One of the best received British films of 2006, London To Brighton was inspired by a short film, Royalty, shot by director Paul Andrew Williams in 2001. Williams wanted to build on the characters and plot of Royalty to produce an effective, dark-edged thriller set in Britain, writing the impressive script over a single weekend and catching the attention of producer team Alistair Clark and Rachel Robey. A tough shoot in terms of cost, working hours and dedication, there is no doubt that the budget restrictions and general air of desperation contribute enormously to the pace and energy of the film.
The story begins suddenly as two girls, Kelly and Joanne, burst into a rundown toilet, blood, make-up and tears streaming down their faces. A series of gradually unfolding flashbacks establish their history together: it transpires that sinister pimp Derek has asked prostitute Kelly to find him an underage girl for one of his clients, a well-known gangster by the name of Duncan Allen. Initially Kelly takes a moral stand, but threats of violence from Derek force a change of heart. Scouring stations and alleyways, Kelly stumbles upon homeless youth Joanne, persuading her to meet with Derek. Both girls are taken to Duncan Allen’s house: scared and naive, all Joanne can think of is the money. But in the event she is unable to go through with it: she panics and defends herself, and the two flee on the train to Brighton, leaving Duncan Allen bleeding to death in the bathroom. But Duncan’s son, Stuart, is a very dangerous man, and demands answers. He tracks down Derek the pimp, informing him that he either finds Kelly and Joanne, or faces the consequences.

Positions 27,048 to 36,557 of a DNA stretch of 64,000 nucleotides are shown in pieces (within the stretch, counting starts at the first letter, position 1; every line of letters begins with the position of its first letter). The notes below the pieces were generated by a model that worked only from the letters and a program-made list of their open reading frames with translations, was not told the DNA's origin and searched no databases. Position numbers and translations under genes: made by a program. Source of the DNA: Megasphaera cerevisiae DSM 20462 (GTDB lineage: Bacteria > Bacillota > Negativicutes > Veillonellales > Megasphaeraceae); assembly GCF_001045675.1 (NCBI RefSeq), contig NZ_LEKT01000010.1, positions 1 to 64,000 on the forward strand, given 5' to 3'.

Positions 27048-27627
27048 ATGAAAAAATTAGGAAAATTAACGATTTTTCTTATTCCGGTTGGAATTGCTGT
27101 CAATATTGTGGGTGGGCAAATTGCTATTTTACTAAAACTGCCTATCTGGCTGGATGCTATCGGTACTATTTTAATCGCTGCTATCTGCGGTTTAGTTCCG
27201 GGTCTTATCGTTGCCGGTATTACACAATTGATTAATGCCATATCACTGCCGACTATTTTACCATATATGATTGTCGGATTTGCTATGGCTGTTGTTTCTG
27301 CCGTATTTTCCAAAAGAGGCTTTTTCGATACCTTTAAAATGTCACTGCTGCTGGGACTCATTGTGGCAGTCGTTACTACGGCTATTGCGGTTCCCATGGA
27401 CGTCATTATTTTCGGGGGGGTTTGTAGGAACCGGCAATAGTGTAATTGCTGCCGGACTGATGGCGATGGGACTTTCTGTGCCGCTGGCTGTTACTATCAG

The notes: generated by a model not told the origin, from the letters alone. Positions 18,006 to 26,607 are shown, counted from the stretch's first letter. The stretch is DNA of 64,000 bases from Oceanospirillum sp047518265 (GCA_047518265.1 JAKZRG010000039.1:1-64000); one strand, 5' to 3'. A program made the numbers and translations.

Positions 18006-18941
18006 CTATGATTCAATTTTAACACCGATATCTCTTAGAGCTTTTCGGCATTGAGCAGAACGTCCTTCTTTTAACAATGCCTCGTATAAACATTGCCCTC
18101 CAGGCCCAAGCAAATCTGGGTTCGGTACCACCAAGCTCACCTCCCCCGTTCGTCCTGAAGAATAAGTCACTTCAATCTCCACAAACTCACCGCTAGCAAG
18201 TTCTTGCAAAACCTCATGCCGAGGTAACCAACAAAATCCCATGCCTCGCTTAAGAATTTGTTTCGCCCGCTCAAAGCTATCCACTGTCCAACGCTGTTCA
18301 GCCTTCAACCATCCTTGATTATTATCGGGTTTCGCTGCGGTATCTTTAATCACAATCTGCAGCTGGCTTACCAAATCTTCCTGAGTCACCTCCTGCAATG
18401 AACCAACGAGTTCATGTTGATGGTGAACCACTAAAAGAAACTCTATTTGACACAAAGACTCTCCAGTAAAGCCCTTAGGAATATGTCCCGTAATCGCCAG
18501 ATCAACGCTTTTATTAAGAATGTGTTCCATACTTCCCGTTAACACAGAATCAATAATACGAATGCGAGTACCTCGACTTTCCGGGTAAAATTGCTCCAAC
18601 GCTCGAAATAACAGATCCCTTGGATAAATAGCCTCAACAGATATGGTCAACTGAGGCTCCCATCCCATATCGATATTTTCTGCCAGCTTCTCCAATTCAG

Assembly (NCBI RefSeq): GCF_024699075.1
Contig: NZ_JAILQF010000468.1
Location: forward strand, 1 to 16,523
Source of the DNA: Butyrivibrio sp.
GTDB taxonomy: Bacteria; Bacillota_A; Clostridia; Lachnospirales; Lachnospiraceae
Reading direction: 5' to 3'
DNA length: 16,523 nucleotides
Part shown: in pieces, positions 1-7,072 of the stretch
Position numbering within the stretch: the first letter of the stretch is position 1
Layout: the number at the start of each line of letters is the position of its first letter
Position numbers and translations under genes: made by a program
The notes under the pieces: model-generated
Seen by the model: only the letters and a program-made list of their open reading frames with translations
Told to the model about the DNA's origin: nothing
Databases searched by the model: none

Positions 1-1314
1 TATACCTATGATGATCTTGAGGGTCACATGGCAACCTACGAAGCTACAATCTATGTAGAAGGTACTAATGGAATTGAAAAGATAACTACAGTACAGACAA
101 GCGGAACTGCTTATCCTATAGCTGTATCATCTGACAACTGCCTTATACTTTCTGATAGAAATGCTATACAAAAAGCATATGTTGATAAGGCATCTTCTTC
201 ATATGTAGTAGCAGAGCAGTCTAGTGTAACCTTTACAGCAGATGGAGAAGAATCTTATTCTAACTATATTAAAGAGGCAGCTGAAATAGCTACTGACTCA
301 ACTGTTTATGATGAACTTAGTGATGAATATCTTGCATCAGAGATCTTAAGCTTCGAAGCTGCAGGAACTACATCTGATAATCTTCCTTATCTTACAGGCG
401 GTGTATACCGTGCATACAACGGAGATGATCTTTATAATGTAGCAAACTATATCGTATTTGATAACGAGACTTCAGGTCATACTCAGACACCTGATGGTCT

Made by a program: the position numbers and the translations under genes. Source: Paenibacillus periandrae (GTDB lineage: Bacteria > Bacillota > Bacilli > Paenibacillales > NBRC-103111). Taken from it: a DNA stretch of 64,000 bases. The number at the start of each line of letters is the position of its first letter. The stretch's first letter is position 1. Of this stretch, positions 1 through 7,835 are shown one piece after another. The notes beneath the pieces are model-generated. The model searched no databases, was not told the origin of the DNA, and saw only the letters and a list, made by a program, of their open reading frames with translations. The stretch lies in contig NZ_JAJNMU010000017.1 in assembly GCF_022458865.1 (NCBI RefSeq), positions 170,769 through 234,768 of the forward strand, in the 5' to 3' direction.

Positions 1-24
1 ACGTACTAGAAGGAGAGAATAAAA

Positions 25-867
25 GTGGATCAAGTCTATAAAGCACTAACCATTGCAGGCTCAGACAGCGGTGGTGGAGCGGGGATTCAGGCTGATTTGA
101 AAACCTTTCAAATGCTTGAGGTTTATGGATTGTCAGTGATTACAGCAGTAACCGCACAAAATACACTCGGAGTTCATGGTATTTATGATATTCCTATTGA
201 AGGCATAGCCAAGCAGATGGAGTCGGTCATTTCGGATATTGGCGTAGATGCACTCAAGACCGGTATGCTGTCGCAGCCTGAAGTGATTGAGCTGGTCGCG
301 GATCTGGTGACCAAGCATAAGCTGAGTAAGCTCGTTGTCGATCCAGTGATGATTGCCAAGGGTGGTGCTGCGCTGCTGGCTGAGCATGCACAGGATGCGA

What follows is a descent into the darkest despair, an edge-of-the-seat chase as Derek tracks down the two girls, finally catching up with them at a house in Brighton. The stage is set for a genuinely surprising twist ending, and an unexpected shift in sympathies. The characters remain unpredictable to the very last scene, keeping the audience involved and guessing. The film’s tone is dark, uneasy and compelling, transforming a deceptively simple story into the successful British thriller the director was aiming for.
At times Williams utilises a powerful documentary aesthetic, employing shaky, naturalistic camera movements. This air of authenticity is enhanced by believable performances from all the lead actors. Johnny Harris is utterly convincing as the brutal, heartless Derek, and Lorraine Stanley gives a genuinely realistic performance as the downtrodden Kelly. Georgia Groome, making her debut, faces a real challenge with the part of Joanne, but displays enormous maturity and understanding in the role of this bitter, helpless runaway. A notable DVD extra outlines the director’s search for his perfect Joanne, before settling on Groome: a wise choice, as she proves herself an exceptionally talented young actor. Williams began his own career in front of the camera, an experience evidenced by his sympathetic direction and perfect eye for casting.
The film achieved widespread critical acclaim, picking up prizes at both the Dinard and Raindance festivals, and the New Director Award at the Edinburgh International Film Festival. London to Brighton may be difficult viewing, but it proves itself essential for any film connoisseur: a major modern contribution to British cinema.